Classically, Hooke’s law gives the force as a function of the position,
that substituted in
When calling the solution of the previous equation is where and are integration constants that depend on the initial conditions of the oscillation.
To prove our guess, let us substitute this solution, , on the equation, and Thus, substituting in the Schrödinger equation results in Since this equation must be valid for all , and . The first of these relations is the definition of and the second equation set the value of the energy for this solution,
In order to explore the higher energy solutions, the following variable change is applied . Now, and . Thus, the Schrödinger equation becomes Renaming the Schrödinger equation is reduced to For large , in this case, large , just as in the previous case, the solution should be modulated by a function like so the solution can be written as . Substituting in the previous equation, the differential equation for can be obtained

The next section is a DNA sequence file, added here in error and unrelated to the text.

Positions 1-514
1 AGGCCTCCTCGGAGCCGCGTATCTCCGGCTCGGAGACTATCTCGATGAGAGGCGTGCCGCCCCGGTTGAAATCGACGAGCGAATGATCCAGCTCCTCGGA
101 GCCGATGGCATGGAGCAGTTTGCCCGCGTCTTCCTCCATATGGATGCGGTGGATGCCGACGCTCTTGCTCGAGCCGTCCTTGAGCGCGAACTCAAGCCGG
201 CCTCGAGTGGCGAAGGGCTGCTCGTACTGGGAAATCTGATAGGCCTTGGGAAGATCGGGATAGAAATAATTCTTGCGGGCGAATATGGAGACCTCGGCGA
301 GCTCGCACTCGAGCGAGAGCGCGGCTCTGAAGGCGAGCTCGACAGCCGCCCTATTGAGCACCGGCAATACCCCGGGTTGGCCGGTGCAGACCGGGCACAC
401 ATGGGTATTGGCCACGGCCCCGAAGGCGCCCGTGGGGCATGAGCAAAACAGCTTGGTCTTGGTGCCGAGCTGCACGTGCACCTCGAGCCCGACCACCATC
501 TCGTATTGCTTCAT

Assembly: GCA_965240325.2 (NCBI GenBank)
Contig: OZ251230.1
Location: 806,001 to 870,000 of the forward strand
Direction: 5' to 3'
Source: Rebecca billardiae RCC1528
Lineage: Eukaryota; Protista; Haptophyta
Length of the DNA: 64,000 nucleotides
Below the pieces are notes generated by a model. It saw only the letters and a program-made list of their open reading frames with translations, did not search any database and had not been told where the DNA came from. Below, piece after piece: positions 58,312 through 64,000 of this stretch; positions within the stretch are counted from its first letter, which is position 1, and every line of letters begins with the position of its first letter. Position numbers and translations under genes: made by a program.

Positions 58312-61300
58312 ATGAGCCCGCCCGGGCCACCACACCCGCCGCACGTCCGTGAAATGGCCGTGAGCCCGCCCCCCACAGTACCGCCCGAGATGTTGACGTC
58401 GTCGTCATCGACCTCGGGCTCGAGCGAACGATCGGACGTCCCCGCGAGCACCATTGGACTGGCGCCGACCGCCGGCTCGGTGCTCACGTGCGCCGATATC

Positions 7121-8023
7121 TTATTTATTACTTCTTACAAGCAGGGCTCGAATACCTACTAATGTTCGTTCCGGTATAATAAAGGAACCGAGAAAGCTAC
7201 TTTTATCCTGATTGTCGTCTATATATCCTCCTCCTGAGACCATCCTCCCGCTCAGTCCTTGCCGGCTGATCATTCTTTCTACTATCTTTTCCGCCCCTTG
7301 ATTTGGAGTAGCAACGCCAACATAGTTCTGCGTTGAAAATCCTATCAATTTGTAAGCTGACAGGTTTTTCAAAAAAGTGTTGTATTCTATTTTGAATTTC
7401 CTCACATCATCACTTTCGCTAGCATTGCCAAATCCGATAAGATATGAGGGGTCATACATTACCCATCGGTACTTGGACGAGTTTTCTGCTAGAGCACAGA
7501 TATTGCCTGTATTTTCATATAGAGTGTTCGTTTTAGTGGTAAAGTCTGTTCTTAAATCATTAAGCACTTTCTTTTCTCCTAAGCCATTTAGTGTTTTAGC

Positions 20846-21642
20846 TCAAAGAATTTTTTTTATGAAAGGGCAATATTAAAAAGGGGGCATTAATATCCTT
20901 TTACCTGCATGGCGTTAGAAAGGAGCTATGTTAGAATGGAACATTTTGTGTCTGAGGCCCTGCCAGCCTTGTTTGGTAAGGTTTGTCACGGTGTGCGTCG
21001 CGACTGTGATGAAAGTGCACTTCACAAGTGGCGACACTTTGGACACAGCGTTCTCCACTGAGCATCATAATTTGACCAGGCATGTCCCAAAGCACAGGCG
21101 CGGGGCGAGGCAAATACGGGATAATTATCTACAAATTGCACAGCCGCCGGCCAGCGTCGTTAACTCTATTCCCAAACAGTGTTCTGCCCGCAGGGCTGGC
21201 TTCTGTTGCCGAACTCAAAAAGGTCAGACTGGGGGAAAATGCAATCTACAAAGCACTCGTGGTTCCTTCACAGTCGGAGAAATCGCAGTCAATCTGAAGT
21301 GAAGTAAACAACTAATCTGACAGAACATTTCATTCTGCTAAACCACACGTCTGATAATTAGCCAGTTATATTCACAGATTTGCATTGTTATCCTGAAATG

The previous equation can be solved by using a power series expansion,
Substituting the previous expressions in the differential equation,
For the previous expression to be independent of , each square bracket must be zero; thus, , , and from where the series recurrent relation can be deduced
If no restriction is placed on , it can be proved that the series represents an exponential function of the form, implying that is a diverging solution for large . However, if for a given . The previous series will stop at the given and the function becomes a polynomial. These polynomials are called Hermite polynomials. Therefore, the energy of the oscillator is quantized accordingly with for The corresponding normalized wave functions are written as
Where
Graph of the first few Hermite Polynomials
Corresponding Wave Functions